Preprints
https://doi.org/10.5194/essd-2024-19
https://doi.org/10.5194/essd-2024-19
04 Mar 2024
 | 04 Mar 2024
Status: this preprint is currently under review for the journal ESSD.

Microbial plankton occurrence database in the North American Arctic region: synthesis of recent diversity of potentially toxic and harmful algae

Nicolas Schiffrine, Fatma Dhifallah, Kaven Dionne, Michel Poulin, Sylvie Lessard, André Rochon, and Michel Gosselin

Abstract. The Arctic Ocean is currently undergoing significant transformations due to climate change, leading to profound changes in its microbial planktonic communities. These communities consist of a wide range of organisms, including photoautotrophic prokaryotes and eukaryotes, as well as heterotrophic, phagotrophic, and mixotrophic protistan species. Here, for simplicity, we refer to these single-celled species as phytoplankton. Within this diversity, potentially toxic and/or harmful algal species (hereafter abbreviated as “HA”) are of particular concern. These organisms have the potential to spread into Arctic waters, posing threats to both human and ecosystem health. Despite their importance, the spatial and temporal distribution of phytoplankton communities, including HA species, in the North American Arctic, remains poorly understood. To address this gap, we compiled and synthesized the largest possible body of data from different databases, individual published and unpublished datasets, and partitioned it into nine regions based on the Large Marine Ecosystem classification. Our dataset contains 385 800 individual georeferenced data points and 18 268 unique sampling events, revealing greater diversity than previously thought, with 1445 unique taxa. Heterokontophyta (which notably included diatoms) and Dinoflagellata were the most dominant phyla. Our results indicate distinct spatial patterns of diversity, with the highest diversity observed in Atlantic-influenced regions of the North American Arctic. For most of the HA species recorded in our database, no evidence was found for an increase in the northernmost latitude where HA species are observed over the years, meaning that there is no substantial spread of HA species into the North American part of the Arctic. Our study challenges the traditional view of the Arctic as being unsuitable for toxin-producing and harmful algae and highlights the importance of extensive and long-term sampling efforts to understand the region’s biodiversity. Overall, our findings provide new insights into the spatial patterns and biodiversity of phytoplankton and other protists in the North American Arctic and have implications for understanding the ecological functioning and response of this region to ongoing climate change.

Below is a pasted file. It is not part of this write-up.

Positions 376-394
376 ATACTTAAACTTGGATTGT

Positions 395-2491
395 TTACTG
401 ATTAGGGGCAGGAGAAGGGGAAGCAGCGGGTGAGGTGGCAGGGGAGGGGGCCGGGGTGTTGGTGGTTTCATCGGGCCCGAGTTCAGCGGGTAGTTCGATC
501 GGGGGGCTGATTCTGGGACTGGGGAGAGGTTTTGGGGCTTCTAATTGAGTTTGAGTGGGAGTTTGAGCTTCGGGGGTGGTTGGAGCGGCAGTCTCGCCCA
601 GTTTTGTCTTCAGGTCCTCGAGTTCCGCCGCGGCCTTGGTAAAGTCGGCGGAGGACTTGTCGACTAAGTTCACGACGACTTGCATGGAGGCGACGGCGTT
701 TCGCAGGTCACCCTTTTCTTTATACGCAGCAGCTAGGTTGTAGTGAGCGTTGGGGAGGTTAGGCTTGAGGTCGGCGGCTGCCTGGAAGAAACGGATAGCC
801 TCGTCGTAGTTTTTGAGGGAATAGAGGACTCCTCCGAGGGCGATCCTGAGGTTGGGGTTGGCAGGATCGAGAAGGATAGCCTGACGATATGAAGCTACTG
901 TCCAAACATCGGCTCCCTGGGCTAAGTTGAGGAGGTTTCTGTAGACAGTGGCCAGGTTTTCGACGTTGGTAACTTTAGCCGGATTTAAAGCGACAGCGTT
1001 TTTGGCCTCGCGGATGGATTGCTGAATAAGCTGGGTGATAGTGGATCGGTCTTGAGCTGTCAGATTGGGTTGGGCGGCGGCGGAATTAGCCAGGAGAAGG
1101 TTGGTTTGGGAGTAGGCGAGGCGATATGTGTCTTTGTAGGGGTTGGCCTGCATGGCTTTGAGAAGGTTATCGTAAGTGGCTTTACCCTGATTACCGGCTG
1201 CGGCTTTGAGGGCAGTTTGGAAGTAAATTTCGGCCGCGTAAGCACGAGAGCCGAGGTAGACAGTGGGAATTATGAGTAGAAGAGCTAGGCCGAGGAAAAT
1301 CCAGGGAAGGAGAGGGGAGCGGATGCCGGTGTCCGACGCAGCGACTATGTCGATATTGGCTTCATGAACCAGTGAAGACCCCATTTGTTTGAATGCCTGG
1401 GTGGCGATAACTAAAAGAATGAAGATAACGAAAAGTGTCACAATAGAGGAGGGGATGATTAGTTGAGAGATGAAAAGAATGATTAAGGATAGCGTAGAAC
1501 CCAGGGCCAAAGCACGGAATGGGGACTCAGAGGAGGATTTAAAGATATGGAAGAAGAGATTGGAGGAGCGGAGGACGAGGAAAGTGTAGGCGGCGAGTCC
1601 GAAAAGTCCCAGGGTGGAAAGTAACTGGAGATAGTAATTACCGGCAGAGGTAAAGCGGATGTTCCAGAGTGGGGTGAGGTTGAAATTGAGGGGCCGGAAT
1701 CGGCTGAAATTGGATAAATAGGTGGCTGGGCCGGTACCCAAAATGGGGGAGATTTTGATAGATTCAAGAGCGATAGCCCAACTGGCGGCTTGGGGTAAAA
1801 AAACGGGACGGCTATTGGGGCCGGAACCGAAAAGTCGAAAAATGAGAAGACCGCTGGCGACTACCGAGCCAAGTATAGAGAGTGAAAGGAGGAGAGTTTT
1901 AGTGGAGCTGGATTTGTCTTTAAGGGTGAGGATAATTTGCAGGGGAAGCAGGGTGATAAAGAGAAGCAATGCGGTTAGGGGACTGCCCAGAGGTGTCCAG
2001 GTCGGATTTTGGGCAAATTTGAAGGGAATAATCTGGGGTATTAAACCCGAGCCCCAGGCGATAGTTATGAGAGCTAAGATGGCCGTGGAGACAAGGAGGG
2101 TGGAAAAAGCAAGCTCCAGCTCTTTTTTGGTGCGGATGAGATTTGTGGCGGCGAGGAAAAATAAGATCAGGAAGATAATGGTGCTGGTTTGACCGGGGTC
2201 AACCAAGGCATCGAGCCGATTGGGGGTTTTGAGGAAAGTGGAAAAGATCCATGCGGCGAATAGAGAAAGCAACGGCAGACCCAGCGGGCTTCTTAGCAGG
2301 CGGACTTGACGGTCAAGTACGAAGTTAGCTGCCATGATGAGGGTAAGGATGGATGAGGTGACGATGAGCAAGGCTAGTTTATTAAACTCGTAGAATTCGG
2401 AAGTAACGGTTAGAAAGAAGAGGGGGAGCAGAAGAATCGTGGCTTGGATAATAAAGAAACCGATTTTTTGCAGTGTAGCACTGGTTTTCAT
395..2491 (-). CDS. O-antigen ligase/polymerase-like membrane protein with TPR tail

Nicolas Schiffrine, Fatma Dhifallah, Kaven Dionne, Michel Poulin, Sylvie Lessard, André Rochon, and Michel Gosselin

Status: open (until 19 Apr 2024)

Comment types: AC – author | RC – referee | CC – community | EC – editor | CEC – chief editor | : Report abuse
  • RC1: 'Comment on essd-2024-19', Anonymous Referee #1, 12 Apr 2024 reply
  • RC2: 'Comment on essd-2024-19', Anonymous Referee #1, 13 Apr 2024 reply
Nicolas Schiffrine, Fatma Dhifallah, Kaven Dionne, Michel Poulin, Sylvie Lessard, André Rochon, and Michel Gosselin

Data sets

Microbial plankton occurrence database in the North American Arctic region: synthesis of recent diversity of potentially toxic and harmful algae – Code and Dataset N. Schiffrine et al. https://doi.org/10.5281/zenodo.10498858

Nicolas Schiffrine, Fatma Dhifallah, Kaven Dionne, Michel Poulin, Sylvie Lessard, André Rochon, and Michel Gosselin

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Short summary
Growing concern arises in the Arctic Ocean as toxic/harmful phytoplankton emerges due to climate change. The potential surge in these occurrences threatens both human health and the Arctic ecosystem. Our ongoing research yields insights into spatial patterns and biodiversity, challenging the belief that the Arctic is unsuitable for toxic/harmful algal events. This work underscores the need to comprehend and address the ecological impact of these emerging species in the Arctic environment.
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